30Oct

Writing Math – The Right Way

Many people are confused by how to express various things in math, or how to express them using a computer when certain formats are unavailable. This guide will attempt to help explain what various symbols mean.

Exponents

Normally an exponent is written in “superscript”, that is a smaller version of the number going slightly above the top of the normal text.

Example: 53 62

On a computer using a word processor like Microsoft Word, you can make superscript by using the “font” specification (Check the individual help manual for more). When you cannot do this, however, you use a carrot d “^”.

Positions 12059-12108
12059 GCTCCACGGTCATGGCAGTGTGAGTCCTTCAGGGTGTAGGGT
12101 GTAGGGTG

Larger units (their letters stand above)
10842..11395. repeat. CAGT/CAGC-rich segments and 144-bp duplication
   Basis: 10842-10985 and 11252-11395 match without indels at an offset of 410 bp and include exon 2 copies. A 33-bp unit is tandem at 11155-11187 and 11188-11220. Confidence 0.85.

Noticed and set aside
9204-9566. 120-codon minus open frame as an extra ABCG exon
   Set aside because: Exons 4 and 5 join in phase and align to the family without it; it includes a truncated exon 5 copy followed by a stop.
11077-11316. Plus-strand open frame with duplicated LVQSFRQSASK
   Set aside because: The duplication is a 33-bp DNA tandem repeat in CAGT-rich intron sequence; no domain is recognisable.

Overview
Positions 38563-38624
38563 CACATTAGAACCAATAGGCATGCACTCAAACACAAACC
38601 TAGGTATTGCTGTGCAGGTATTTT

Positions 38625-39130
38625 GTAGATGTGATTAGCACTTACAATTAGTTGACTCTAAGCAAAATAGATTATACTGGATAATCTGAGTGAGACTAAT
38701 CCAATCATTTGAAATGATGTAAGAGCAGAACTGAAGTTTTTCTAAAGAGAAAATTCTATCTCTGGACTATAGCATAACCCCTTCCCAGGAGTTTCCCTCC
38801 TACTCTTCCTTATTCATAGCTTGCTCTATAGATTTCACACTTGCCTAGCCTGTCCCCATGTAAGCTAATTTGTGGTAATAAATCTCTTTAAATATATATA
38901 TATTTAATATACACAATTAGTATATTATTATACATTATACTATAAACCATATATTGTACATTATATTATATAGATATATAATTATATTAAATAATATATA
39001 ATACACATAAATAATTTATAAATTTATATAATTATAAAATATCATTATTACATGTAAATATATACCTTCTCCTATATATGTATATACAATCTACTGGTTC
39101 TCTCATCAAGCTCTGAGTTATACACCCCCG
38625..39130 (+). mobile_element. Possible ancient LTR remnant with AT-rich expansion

Example: 5^3 6^2

Logarithmic Bases

In logarithms it is customary to write thebae in subscript, just like superscript but below the normal text as opposed to above it.

Example: Log35 Log26

You can get the subscript effect on a computer the same way as the superscript. When this isn’t available, though, it is customary to use brackets “[ ]” around the text to denote that it is indeed subscript.

Example: Log[3]5, Log[2]6

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